The Spring Rain

A Seasonal Collection of Poems

Author: Quinn Graw

Publisher: iUniverse

ISBN:

Category: Poetry

Page: 98

View: 623

Writing poetry for nearly twenty years, Quinn Graw has had a number of poems published in various anthologies. Covering a wide selection of topics including friendship, faith in God, nature and depression come a unique Christian view of human nature. This first book of poetry chronicle the beginning of his writings in the 1990’s. Starting with the winter season then going into The Spring Rain, many of these works deal with the majestic creations within the four seasons that God has created.. From current events to personal struggles there are a variety of works here to reflect upon the ups and downs of our day to day lives.

Beneath a single moon

Buddhism in contemporary American poetry

Author: Kent Johnson

Publisher: Shambhala Publications

ISBN:

Category: Literary Criticism

Page: 358

View: 275

"Beneath a Single Moon "is an extraordinary collection of the work of forty-five contemporary American poets-- with over 250 poems and thirty essays on the influence of spiritual practice on the practice of poetry. Included are works by John Cage, Diane di Prima, Allen Ginsberg, Jane Hirshfield, Andrew Schelling, Gary Snyder, Anne Waldman, and others.

Airs Beneath the Moon

Author: Toby Bishop

Publisher: Penguin

ISBN:

Category: Fiction

Page: 336

View: 119

In the Duchy of Oc, the most precious of creatures are the winged horses blessed by the goddess Kalla. When one is born, it is immediately taken to the Academy of Air to be trained and watched over. But this time, the Academy is getting more than it bargained for. At Deeping Farm, far in the Uplands, young Larkyn Hamley finds a lone winged horse, starving, exhausted, and about to give birth. The headstrong Larkyn saves the newborn from death. But in the process, the coal-black foal named Tup bonds with Lark—which the horses only do with one human woman, and for life. So when Mistress Phillipa Winter arrives to inspect Tup, she has little choice but to take the farm girl to the Academy for a “proper” education. There, Lark realizes that her unlikely good fortune may not be so lucky. For in the elite world of the Academy, Lark’s kindness and honesty prove to be weak armor against the taunts and cruelty of the high-born girls already there. Now, with Tup as her only ally, Larkyn Hamley is going to show everyone how high she can fly. Because if she falls, it’s a long, long way down.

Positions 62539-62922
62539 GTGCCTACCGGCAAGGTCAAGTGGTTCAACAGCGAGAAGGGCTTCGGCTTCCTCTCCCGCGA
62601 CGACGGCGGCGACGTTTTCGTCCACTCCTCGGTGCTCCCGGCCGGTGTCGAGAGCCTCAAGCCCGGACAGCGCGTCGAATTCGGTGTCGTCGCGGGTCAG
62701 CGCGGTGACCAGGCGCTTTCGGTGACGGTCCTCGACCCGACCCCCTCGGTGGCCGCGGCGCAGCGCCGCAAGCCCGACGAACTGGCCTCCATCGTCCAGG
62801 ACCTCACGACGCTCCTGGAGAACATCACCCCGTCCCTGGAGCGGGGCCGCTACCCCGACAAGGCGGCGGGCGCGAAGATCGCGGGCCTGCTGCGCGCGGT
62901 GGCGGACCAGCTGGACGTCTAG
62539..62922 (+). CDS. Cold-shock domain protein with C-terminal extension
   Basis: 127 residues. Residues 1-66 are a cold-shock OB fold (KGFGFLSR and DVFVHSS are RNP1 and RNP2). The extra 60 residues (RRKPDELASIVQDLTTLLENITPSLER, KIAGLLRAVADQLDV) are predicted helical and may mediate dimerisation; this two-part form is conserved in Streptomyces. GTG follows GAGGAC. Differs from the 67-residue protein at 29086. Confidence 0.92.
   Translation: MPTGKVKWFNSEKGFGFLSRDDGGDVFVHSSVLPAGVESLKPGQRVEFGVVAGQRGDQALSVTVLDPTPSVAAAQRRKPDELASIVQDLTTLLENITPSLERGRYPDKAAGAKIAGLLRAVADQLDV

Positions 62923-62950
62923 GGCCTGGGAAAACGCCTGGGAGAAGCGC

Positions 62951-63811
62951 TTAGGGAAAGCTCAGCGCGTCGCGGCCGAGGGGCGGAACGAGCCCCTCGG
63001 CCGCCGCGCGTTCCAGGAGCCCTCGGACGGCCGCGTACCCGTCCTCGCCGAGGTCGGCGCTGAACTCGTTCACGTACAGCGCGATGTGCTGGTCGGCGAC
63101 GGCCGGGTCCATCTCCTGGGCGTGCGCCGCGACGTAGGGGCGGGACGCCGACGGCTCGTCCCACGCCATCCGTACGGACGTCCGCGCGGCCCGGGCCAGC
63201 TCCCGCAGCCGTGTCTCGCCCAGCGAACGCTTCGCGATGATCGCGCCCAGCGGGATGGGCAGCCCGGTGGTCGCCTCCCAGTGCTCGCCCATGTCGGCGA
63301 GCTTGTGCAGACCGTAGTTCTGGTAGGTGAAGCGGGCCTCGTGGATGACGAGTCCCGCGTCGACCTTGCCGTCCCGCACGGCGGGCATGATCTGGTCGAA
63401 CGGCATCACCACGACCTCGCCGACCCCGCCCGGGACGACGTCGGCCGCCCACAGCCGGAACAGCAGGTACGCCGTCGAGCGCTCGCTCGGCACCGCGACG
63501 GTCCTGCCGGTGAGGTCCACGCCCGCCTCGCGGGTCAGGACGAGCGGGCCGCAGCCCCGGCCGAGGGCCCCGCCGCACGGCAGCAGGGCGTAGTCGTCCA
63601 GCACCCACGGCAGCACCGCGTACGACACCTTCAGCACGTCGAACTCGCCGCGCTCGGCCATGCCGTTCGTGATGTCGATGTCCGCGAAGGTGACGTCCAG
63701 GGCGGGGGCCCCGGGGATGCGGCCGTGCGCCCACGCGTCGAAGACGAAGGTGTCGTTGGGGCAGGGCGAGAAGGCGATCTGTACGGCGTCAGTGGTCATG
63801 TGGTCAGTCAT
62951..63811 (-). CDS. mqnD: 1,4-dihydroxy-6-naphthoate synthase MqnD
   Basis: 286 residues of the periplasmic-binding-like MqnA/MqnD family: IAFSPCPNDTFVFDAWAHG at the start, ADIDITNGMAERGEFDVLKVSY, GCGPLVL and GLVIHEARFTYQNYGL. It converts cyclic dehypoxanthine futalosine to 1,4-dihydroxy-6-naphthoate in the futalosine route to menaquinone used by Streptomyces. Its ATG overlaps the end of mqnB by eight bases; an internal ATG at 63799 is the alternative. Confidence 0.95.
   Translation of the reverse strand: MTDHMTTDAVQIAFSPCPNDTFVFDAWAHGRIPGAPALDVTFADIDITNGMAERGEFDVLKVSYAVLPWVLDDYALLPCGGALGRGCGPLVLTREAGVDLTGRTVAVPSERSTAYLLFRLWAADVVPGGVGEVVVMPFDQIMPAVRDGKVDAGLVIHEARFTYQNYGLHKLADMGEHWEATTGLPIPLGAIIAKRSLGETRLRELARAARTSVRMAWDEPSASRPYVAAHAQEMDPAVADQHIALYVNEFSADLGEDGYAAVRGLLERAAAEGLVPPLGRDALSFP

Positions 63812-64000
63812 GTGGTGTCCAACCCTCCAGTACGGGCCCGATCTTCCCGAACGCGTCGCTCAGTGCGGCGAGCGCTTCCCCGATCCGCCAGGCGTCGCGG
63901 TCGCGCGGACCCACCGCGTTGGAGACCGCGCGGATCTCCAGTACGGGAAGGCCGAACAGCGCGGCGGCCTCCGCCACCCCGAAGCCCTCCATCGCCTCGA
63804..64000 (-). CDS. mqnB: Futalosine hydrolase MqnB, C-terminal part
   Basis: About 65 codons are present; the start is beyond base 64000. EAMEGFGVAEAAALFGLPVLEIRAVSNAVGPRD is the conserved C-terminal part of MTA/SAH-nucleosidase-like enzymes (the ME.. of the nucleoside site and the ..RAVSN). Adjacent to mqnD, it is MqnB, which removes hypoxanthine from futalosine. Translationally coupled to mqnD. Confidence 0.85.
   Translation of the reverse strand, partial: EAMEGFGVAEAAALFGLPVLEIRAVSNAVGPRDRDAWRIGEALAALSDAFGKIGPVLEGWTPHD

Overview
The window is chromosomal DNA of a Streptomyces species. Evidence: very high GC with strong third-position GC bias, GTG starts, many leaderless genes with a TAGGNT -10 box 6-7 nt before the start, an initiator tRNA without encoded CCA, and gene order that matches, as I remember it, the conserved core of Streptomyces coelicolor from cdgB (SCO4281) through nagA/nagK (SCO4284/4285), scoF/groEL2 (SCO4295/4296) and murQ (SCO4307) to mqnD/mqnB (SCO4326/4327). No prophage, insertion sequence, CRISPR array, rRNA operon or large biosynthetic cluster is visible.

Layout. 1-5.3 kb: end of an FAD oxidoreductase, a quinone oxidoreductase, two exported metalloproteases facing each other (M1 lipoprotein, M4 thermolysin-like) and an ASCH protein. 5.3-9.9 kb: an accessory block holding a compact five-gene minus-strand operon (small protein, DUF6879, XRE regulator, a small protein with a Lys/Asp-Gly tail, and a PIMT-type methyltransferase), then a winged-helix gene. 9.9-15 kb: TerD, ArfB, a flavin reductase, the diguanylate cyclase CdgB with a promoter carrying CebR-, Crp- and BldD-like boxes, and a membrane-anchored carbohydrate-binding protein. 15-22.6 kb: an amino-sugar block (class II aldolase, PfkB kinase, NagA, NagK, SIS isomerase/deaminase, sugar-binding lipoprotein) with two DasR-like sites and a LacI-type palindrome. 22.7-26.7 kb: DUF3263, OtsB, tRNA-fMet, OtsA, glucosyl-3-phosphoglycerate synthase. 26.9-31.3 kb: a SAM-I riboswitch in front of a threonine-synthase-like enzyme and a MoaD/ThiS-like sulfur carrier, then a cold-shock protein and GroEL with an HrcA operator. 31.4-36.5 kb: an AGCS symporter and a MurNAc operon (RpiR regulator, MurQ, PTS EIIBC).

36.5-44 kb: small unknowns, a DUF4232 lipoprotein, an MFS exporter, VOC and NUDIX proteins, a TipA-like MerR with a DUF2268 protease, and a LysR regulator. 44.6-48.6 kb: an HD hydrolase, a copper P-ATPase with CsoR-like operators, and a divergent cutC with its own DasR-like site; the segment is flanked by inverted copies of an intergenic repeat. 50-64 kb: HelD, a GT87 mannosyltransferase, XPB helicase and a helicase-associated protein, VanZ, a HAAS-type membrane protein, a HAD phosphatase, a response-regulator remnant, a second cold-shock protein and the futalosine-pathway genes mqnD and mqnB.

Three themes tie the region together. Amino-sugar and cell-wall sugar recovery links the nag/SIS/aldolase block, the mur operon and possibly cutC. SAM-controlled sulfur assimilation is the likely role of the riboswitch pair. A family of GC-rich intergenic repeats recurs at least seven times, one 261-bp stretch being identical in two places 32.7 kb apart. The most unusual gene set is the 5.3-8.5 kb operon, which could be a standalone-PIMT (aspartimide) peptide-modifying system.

The Authors XI

A Season of English Cricket from Hackney to Hambledon

Author: Bloomsbury Publishing

Publisher: A&C Black

ISBN:

Category: Sports & Recreation

Page: 240

View: 251

Cricket has perhaps held more writers in its thrall than any other sport: many excellent books have been written about it, and many great authors have played it. The Authors Cricket Club used to play regularly against teams made up of Publishers and Actors. They last played in 1912, and include among their alumni such greats as PG Wodehouse, Arthur Conan Doyle and JM Barrie. A hundred years on from their last match, a team of modern-day authors has been assembled to continue this fine literary and sporting tradition in a nationwide tour in search of the perfect day's cricket. The Authors XI is the story of their season. Over the course of a summer they played over a dozen matches, each one carefully chosen for capturing an aspect of cricket, in some of England's most spectacular and historic grounds, against a wide range of opponents. Each player contributes a chapter about one of their fixtures, using a match report as a starting point for an essay on cricket and its appeal, both historically and today. From Matthew Parker on cricket and empire, and Kamila Shamsie on the women's game, to Tom Holland on cricket and ageing, and Thomas Penn on cricket and history, this is an engaging look at cricket's enduring appeal. Further chapters from other team members examine issues such as class, empire, and sport and the stage.

THE BLOSSOM AND THE MUSKET

Author: Andrew Earl

Publisher: Xlibris Corporation

ISBN:

Category: Fiction

Page: 266

View: 122

Based in the upper North Island, New Zealand during the period of the Maori wars 1830’s to 1860’s the heroes belong to the small brave Militia that roamed these parts led by the main characters John Tripp and the head scout Tarata. Victoria Lynn sailed from England to assist with her uncle’s family at William Glenn Station becoming romantically involved with John Tripp. Interwoven amongst unbroken countryside and raging wars known as the ‘Battles of the North Island’, small gangs of looters, murderers and ship-jumpers appear along with natural disasters – volcano and earthquake – a young love weaves its way.